TCP based API/Abstraction Layer for communicating with Firmata based firmware
Last updated 3 days ago by zhiquanyeo .
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A TCP based API for interaction with Firmata based firmware (and also other kinds of robots!)

Getting Started

Install Drivethru using npm:

As a dependency in your project: npm install --save @bbfrc/drivethru

Or globally (to make use of the default server application): npm install -g @bbfrc/drivethru


drivethru is an abstraction layer, sitting between physical hardware and clients that want to interact with said hardware. It is composed of 2 parts, the Robot Controller and the Protocol Server. Together, these allow a client (using the correct protocol) to control actuators and read sensors over a TCP connection.

Robot Controller

The Robot Controller talks to physical hardware over a serial connection, using the Firmata protocol. The RobotControllerBase class provides an abstract class that exposes/documents most of the functionality of a Robot Controller. In this package, a concrete RobotController class has been implemented that communicates with Firmata based firware over serial. A DebugRobotController has also been implemented that simply logs all requests sent to it.


The DebugRobotController is set up to echo all operations performed on it, as well as generate an alternating true/false signal on digital port 0. This can be used to exercise hardware interface clients.

Protocol Server

On the other side of this layer site the Protocol Server. This is a TCP server that takes in commands from remote clients and emits appropriate events. The commands are implemented as FlatBuffers, with the definitions located in the schemas/flatbuffers/ directory of this repository.

FlatBuffers Messages

All messages that the Protocol Server deals with are defined in the drivethru.fbs file in the schemas/flatbuffers/ directory. This file contains all message types, as well as a wrapping Envelope type that is used to tell endpoints what kind of message is being sent.

Packet Structure

Since FlatBuffers messages do not include packetization (they are just raw byte buffers that encode a given message type), we cannot simply send them directly over the wire. Thus, prior to transmission, the message buffer is wrapped in a packet. The structure of this packet is as follows:

Byte Value
0 0xDE
1 0xBE
2 Payload Length (MSB)
3 Payload Length (LSB)
4... Payload

Each packet consists of a 2 byte header 0xDEBE, followed by 2 bytes indicating the length of the payload (in big-endian), and the payload. All clients that interact with the hardware interface need to follow the packet structure outlined above.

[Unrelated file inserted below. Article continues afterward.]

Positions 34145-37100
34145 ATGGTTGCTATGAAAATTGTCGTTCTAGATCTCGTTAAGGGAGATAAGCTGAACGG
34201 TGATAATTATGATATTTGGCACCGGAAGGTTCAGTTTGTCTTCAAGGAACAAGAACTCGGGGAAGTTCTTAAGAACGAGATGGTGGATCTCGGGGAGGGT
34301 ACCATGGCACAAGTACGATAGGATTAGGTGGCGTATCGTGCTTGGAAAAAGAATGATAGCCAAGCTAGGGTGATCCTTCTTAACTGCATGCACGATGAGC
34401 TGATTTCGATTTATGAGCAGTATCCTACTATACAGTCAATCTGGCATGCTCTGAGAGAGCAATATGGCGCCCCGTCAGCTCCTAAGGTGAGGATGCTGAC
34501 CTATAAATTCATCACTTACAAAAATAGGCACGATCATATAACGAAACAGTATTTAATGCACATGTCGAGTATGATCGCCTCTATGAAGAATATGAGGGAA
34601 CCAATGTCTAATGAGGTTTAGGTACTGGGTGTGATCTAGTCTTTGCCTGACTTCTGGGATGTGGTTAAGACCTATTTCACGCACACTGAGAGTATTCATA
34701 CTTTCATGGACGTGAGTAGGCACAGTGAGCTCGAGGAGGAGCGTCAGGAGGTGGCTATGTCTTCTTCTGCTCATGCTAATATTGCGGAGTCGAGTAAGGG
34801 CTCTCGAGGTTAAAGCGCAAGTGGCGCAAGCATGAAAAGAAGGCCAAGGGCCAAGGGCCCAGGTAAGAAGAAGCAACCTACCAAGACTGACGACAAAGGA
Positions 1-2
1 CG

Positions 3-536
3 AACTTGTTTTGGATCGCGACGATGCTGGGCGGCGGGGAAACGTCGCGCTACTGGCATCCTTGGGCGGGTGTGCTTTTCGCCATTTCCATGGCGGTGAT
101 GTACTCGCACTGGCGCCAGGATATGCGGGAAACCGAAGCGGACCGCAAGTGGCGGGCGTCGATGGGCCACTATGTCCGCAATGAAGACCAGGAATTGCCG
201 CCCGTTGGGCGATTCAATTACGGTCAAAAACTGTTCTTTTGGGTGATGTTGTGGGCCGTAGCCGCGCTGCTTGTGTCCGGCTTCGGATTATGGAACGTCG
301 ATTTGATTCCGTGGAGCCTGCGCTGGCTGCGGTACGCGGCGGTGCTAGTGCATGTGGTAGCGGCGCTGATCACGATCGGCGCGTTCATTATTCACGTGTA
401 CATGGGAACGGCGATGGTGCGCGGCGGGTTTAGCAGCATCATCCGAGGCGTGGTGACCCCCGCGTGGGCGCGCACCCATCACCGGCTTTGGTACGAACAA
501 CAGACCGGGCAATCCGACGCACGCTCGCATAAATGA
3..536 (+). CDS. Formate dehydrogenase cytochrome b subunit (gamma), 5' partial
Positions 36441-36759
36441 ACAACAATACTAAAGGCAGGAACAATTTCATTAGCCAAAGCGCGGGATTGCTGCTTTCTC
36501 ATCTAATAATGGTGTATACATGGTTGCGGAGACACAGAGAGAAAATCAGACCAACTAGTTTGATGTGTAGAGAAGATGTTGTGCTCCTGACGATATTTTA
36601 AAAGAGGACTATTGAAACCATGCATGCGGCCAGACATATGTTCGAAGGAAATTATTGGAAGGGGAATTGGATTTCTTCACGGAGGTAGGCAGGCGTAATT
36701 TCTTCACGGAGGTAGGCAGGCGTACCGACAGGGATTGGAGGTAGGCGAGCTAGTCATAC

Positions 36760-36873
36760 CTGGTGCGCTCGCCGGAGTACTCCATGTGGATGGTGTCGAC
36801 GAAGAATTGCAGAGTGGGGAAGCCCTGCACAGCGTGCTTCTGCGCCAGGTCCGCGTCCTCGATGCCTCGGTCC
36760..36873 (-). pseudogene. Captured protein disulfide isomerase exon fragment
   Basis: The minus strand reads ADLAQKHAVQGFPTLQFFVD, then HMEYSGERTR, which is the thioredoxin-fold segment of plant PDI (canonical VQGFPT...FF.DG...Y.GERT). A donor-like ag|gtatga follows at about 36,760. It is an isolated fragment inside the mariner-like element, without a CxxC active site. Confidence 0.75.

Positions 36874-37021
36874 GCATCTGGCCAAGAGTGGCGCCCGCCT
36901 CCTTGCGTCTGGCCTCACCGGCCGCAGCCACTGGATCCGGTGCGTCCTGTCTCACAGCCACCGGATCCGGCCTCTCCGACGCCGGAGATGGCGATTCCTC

Package Contents and Applications

The drivethru package can be used both as a dependency in your application, as well as a standalone server application for the most common use case.

Use as a dependency

First, run npm install --save @bbfrc/drivethru to add this as a dependency to your project.

The package exposes several objects of interest:

  • RobotControllerBase: An abstract class that represents an interface to robot hardware. All robot controllers that are used in drivethru should extend from this
  • FirmataRobotController: An implementation of RobotControllerBase that communicates with a Firmata based robot, connected over serial.
  • DebugRobotController: An implementation of RobotControllerBase that prints out values that it is sent. It also toggles digital port 0 between high/low once a second.
  • DrivethruServer: Server module that handles TCP FlatBuffers communication with clients and passes messages to/from a provided RobotControllerBase object. This takes care of all network communication, leaving you free to focus on building out custom RobotControllerBase classes.

Additionally, the package also exposes the underlying types used for communication. You can find type definitions of these in the protocol-types.ts file in this repository.

To use the DrivethruServer, first instantiate a subclass of RobotControllerBase, and then hand it into the constructor of the server. E.g.:

const server = new DrivethruServer(myAwesomeRobotController);

This will instantiate a new DrivethruServer that will communicate with your robot. You can also optionally pass in a configuration object to specify which port to use. If none is provided, it defaults to 9001. E.g.:

const server = new DrivethruServer(myAwesomeRobotController, { port: 9999 });

Once the server is instantiated, you can start it by doing: server.startP(). The startP() function will ensure that all the components are up and running, and starts the TCP server on your specified port. The function also returns a Promise that will resolve once everything is up and running.


Immediately after cloning this repo, do:

cd <where/you/cloned/the/repo>
mkdir dist
npm install
npm run gen-proto
npm run gen-flatbuf
npm run build

This will set up the output directory, install dependencies, generate the protobuf files and run an initial build

Running Example

The astar-kitchen-sink example can be run using npm run kitchensink -- SERIAL_PORT_HERE, where SERIAL_PORT_HERE is the serial port the controller is connected to.


To run the drivethru program, use npm run start -- -s SERIAL_PORT_HERE.

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